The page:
The meeting involved a presentation of the highlights of IMANI’s Cocoa Sector Research Report. This was followed by a discussion of the results, issues in the sector and the implications of some.
Imani And Cocoa Processors’ Meeting – Notes
Venue: Barry Callebaut, Tema Free-Zones.
Time: 11am – 1:00 pm,
Date: Tuesday, 3rd March, 2020
The high production recorded in 2011 has been attributed to smuggling of beans from Ivory Coast when the country was going through civil war.
Cocoa Farm Practices
The cocoa farmers have to own their farms because currently, they do not show the requisite commitment to sustaining their farms. They tend to rely on COCOBOD for the basic farm practices needed to keep the farms and enhance productivity. The crop per hectare and beans per pod could be enhanced if farmers engage in requisite farm practices.
The cocoa farms continue to be divided in Ghana’s case while in countries like Ecuador, cocoa farming is a business on itself with high productivity and efficiency achieved.
Perspectives of Stakeholders Hinge on Regulatory Issues
Issues of adjustment of scales and inefficiency in the supply of inputs are all regulatory issues. The regulator has to be the one to explain why such inappropriate practices still exist. Moreover, issues about fake inputs and smuggling of inputs cannot be appropriated at the farmer level but at higher levels.
Productivity Enhancement Programmes (PEPs)
There are 8 key areas that COCOBOD aim to use the African Development Bank (AfDB) loan. Notwithstanding, the facility of about $600 million is woefully inadequate to meet all the objectives.
There are many narratives that do not add up. In terms of domestic processing, processors are producing below capacity at the moment. If given beans today, the processors would be able to utilise it. Initial arrangements for domestic processors are for them to purchase the light crops at a discount but things have changed. As a result of the insufficient light crops, local processors now purchase the main crop at a high price making them uncompetitive. Any claim that the full discount is given to processors is not true.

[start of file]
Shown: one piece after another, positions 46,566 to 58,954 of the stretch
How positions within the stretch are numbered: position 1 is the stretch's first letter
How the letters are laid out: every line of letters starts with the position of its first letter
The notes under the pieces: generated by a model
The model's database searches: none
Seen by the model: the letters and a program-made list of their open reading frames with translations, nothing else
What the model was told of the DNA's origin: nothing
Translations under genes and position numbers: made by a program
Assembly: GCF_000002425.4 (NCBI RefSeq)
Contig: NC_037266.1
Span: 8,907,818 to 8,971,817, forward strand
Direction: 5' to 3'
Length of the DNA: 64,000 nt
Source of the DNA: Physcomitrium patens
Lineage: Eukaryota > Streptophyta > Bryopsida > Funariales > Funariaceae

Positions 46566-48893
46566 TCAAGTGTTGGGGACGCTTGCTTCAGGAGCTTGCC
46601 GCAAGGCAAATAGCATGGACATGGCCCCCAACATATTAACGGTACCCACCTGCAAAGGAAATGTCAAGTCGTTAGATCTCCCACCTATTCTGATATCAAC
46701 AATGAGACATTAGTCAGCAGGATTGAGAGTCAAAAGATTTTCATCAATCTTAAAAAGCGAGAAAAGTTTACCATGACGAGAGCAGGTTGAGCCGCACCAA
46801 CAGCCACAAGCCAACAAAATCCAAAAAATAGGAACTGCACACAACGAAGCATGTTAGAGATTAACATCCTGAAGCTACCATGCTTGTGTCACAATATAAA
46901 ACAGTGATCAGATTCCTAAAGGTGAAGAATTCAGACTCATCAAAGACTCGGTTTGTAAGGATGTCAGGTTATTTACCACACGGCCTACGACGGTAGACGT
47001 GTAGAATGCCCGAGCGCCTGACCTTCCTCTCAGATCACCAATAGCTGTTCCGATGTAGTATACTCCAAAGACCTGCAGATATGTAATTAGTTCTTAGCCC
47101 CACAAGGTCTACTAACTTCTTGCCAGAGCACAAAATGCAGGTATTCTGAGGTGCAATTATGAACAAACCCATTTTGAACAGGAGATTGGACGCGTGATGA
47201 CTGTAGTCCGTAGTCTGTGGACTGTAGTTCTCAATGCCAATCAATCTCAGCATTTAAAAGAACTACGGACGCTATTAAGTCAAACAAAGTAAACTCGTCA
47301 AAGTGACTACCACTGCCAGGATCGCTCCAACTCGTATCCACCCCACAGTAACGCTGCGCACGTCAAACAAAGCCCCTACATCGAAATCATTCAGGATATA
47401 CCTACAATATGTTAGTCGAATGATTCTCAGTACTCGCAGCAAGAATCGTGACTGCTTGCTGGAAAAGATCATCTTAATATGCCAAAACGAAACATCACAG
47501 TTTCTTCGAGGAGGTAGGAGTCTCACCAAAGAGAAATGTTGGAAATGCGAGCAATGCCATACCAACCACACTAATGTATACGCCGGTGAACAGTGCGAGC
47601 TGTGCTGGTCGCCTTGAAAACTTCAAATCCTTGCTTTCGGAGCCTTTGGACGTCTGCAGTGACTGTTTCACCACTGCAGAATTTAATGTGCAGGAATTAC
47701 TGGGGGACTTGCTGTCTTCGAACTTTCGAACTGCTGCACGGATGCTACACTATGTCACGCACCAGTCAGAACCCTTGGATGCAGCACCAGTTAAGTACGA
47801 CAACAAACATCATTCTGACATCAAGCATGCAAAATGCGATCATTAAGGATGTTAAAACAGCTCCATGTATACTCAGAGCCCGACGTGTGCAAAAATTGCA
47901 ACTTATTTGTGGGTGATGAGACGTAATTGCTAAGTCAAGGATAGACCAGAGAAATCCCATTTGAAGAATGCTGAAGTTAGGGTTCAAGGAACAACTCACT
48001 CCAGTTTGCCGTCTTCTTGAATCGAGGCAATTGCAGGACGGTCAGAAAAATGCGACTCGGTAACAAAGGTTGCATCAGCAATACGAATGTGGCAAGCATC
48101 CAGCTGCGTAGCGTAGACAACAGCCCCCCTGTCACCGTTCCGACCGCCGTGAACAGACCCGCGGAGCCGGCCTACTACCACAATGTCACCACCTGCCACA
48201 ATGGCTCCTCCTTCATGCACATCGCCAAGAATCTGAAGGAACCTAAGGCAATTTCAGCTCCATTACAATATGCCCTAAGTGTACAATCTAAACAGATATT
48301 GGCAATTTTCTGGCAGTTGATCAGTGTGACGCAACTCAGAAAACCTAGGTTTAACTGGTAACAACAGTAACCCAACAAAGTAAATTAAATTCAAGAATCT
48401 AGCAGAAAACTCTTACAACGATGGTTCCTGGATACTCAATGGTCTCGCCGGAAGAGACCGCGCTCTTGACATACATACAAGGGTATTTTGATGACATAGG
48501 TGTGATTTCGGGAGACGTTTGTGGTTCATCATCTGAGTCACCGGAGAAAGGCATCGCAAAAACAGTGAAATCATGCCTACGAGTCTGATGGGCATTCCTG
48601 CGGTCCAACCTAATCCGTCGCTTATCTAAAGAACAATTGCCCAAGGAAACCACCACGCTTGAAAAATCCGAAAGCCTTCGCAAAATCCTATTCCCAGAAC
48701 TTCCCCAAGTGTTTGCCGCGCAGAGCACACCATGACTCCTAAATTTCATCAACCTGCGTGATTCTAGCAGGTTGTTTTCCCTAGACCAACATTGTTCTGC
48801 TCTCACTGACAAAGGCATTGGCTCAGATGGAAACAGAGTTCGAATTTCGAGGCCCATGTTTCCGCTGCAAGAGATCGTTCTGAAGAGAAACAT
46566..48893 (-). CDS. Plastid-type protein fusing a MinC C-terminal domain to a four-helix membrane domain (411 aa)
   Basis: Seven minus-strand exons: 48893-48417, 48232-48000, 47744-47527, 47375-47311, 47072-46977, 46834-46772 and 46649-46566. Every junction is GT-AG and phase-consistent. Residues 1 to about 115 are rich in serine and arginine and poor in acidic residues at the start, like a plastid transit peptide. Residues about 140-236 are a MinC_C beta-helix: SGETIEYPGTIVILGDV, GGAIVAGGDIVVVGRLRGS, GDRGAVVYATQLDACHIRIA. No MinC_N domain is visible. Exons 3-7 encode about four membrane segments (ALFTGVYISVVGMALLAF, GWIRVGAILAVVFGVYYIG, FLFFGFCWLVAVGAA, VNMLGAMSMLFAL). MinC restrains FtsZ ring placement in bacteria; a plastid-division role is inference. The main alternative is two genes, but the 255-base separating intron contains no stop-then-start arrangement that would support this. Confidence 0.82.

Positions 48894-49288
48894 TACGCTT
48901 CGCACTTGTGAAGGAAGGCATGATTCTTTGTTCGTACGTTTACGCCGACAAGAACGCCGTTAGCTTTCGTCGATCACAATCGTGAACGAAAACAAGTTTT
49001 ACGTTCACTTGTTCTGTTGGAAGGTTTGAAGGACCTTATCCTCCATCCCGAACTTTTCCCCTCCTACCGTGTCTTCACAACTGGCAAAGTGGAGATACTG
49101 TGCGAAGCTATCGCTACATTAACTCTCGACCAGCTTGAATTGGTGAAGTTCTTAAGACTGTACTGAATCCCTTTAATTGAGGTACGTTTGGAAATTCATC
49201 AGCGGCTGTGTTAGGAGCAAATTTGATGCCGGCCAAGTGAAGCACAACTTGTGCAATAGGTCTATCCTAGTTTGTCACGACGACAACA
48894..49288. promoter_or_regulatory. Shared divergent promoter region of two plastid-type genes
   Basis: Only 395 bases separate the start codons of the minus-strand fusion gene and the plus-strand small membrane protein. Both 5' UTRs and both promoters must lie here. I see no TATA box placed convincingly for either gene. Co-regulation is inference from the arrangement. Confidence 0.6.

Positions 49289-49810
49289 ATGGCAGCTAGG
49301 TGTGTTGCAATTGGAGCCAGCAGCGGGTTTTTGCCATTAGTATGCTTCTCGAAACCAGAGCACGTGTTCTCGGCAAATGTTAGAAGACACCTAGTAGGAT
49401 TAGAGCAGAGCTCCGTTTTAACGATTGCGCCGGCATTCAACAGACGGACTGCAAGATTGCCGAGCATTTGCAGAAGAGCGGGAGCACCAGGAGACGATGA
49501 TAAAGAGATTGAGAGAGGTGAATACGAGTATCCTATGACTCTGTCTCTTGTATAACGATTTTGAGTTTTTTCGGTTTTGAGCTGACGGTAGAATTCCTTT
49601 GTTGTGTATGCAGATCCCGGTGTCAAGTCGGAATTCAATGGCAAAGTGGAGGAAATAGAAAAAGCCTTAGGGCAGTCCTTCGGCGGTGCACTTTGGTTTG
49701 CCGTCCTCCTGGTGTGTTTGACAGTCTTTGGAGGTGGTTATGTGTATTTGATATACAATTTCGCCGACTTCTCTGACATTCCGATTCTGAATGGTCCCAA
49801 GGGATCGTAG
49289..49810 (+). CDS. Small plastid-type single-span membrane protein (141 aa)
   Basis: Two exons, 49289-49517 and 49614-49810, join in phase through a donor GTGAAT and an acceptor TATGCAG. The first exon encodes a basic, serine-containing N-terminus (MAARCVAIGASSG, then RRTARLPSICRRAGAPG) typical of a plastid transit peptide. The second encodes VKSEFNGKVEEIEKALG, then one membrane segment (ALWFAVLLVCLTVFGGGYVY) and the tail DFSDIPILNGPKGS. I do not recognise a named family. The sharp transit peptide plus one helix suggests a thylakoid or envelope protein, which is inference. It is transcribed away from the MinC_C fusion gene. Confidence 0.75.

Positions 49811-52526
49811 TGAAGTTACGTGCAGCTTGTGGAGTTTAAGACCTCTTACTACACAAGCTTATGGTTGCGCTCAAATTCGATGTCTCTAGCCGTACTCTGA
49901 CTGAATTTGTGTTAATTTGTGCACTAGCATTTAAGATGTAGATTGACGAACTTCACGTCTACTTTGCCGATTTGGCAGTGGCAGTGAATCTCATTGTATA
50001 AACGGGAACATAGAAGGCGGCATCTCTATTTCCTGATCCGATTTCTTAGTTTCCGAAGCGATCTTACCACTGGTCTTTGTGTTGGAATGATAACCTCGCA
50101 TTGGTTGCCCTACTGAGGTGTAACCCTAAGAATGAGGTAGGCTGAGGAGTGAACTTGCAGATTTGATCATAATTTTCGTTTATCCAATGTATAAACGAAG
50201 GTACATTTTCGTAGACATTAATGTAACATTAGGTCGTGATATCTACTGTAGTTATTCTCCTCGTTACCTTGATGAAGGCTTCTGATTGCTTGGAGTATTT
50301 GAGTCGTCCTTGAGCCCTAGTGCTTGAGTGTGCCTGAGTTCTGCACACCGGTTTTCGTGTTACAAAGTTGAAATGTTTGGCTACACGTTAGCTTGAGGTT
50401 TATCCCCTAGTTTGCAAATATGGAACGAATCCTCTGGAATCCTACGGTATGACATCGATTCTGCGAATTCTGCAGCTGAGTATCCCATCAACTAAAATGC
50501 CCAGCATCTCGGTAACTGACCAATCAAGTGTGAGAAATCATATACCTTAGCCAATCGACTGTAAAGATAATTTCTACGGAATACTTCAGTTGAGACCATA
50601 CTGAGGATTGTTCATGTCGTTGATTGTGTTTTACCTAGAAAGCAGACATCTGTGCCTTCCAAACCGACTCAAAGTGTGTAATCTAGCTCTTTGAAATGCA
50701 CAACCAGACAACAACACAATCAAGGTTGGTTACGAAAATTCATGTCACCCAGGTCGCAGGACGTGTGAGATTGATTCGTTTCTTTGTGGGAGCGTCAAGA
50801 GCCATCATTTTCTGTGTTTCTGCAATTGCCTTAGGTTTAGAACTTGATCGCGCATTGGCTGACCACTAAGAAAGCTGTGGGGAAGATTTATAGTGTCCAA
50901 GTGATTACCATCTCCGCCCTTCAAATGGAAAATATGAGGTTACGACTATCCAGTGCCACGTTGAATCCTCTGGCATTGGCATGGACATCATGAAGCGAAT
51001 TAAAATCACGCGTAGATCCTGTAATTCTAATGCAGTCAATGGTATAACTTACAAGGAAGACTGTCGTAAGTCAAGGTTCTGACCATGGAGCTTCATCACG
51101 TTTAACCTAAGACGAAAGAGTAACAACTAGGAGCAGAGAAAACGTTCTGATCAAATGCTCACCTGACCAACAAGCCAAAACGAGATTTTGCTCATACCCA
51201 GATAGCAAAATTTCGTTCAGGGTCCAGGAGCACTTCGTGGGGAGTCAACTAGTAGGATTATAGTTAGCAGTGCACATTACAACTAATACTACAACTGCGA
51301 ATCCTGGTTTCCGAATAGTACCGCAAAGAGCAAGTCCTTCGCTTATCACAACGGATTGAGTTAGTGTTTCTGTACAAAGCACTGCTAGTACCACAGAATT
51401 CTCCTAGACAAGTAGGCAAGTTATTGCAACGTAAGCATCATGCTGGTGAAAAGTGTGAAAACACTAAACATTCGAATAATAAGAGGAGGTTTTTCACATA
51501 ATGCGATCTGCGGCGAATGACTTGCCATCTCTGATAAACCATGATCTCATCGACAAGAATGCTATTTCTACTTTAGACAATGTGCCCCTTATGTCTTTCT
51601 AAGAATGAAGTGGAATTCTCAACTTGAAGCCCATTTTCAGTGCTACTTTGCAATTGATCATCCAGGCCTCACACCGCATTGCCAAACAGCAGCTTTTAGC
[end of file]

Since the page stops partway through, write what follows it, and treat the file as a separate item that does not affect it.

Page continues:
To say you want to encourage domestic processing to the tertiary level would not hold because other ingredients are needed which if imported would not make economic sense (as a result of high costs). More so, primary processors may not be interested in taking over the value chain of their customers who do further processing, marketing and packaging of the products. As firms operating in the Free Zone area, selling the products in the local market could result in taxes as high as 70 percent.
The coming of the Chinese into processing of the cocoa does not really match up as the consumption in China is not really high. Similarly, propositions for students to consume cocoa products needs to be mapped out well.
Some Areas for Further Examination
The living income differential (LID) kicks start in October, 2020. It would be relevant to first advocate for more clarity on how the fund would be used and the effect on the farmers before this time. This is very essential as political commitments in this election year could touch on the sector which could have future implications.
There is the need to conduct a value chain analysis on the implications of government’s commitment to include cocoa products in the meals of students. What does the cost benefit analysis look like? Are there other ways that this can be rolled out which could be better?
There is the need to relook at the Cocoa Sector Development Strategy (CSDS) since the basis of agreement with the processors in starting local processing seems to be defeated with the high cost of beans.
The dichotomy between the primary processors and the secondary processors has to be critically considered. The primary processors could not oust their customers who do further processing from business.
The effects of the under-utilisation of processing capacity across the various processors would be assessed and the results used to advocate for policy changes.